The Perils of Democracy on Display in EgyptSubmitted by Marc Clair on Fri, 07/05/2013 - 17:21
Did anyone else find it ironic that, a day before much of the inhabitants of my social media feeds were celebrating "Independence Day", many of those same folks were cheering on a military coup in Egypt? Typically one would think that those that favor "democracy" - a system where the leaders are elected via majority rule - would be appalled that a democratically elected leader would be overthrown by the military of a country.
Of course, morality seems to be relative for most supporters of democracy. It's great when folks they like are elected, but when some characters get elected that aren't so favorable, then other methods like a military overthrow are just peachy!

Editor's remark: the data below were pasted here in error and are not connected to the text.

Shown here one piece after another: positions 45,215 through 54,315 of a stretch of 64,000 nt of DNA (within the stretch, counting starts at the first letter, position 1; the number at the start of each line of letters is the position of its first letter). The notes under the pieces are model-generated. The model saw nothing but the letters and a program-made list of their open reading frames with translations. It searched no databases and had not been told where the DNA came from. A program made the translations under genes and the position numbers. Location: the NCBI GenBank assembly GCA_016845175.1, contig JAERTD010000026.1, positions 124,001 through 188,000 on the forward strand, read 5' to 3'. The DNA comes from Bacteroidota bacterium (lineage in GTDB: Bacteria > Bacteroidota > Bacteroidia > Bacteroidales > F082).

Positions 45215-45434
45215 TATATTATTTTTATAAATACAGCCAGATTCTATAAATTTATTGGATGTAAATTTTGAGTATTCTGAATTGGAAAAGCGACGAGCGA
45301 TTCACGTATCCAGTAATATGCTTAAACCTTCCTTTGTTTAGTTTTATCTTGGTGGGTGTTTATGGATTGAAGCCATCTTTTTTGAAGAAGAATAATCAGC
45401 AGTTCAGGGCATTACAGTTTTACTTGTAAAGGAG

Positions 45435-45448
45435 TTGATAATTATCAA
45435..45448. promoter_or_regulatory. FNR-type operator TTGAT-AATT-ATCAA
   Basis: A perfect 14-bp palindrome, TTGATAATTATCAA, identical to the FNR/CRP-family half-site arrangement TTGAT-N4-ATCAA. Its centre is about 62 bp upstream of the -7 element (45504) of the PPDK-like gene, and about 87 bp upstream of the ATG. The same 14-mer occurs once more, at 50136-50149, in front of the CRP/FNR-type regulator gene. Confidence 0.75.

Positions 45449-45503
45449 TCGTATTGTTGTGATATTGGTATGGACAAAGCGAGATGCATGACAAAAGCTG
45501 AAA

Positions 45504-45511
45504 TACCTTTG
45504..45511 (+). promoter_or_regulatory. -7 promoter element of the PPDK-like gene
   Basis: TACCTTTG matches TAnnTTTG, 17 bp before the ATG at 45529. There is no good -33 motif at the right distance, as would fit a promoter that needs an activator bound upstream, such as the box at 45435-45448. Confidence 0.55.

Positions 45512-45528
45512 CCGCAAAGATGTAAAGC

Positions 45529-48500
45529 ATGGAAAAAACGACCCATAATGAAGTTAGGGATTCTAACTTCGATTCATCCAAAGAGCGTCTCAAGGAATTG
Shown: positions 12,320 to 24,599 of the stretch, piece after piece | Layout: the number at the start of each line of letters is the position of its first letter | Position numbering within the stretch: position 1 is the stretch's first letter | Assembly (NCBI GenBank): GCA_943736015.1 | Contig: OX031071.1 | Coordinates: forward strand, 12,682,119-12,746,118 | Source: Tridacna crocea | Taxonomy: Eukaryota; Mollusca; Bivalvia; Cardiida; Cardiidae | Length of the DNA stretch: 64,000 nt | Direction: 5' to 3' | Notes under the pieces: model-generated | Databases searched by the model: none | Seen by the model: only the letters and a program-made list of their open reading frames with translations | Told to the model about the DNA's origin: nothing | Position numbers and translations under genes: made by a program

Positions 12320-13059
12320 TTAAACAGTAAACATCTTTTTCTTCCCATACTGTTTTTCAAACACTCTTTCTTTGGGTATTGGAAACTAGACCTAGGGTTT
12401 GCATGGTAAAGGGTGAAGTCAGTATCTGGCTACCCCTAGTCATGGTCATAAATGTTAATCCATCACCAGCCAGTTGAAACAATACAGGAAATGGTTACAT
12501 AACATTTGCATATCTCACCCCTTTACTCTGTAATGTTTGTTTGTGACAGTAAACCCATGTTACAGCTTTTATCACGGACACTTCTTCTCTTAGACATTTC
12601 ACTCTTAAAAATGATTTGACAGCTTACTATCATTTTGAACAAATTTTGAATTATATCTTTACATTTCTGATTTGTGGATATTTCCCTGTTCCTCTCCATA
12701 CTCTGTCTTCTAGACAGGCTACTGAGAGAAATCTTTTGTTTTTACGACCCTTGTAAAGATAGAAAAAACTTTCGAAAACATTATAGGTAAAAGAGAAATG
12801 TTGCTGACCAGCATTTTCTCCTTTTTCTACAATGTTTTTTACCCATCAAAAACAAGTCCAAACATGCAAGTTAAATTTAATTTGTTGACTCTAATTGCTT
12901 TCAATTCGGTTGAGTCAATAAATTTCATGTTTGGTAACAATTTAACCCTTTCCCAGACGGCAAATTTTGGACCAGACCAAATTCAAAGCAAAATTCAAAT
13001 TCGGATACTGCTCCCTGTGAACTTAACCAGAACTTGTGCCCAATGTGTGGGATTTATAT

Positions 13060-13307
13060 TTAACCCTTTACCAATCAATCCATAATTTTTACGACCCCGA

The problem is not whether a government is chosen by "the people" or by a military tribunal. The real problem lies in the creation of power centers. When a center of power - aka government - is formed, and the majority of the population believes that control of this power center is they key to advancing their goals - then it is inevitable that people will clash over those power centers.
Sometimes, as with U.S. politics, those clashes are mostly rhetorical. But in Egypt those clashes have become very real and very violent. Here's a sampling of some tweets describing the events unfolding in Cairo today (h/t Robert Wenzel):
BREAKING: Egypt: Troops open fire at pro-Morsi protesters, at least one seriously wounded.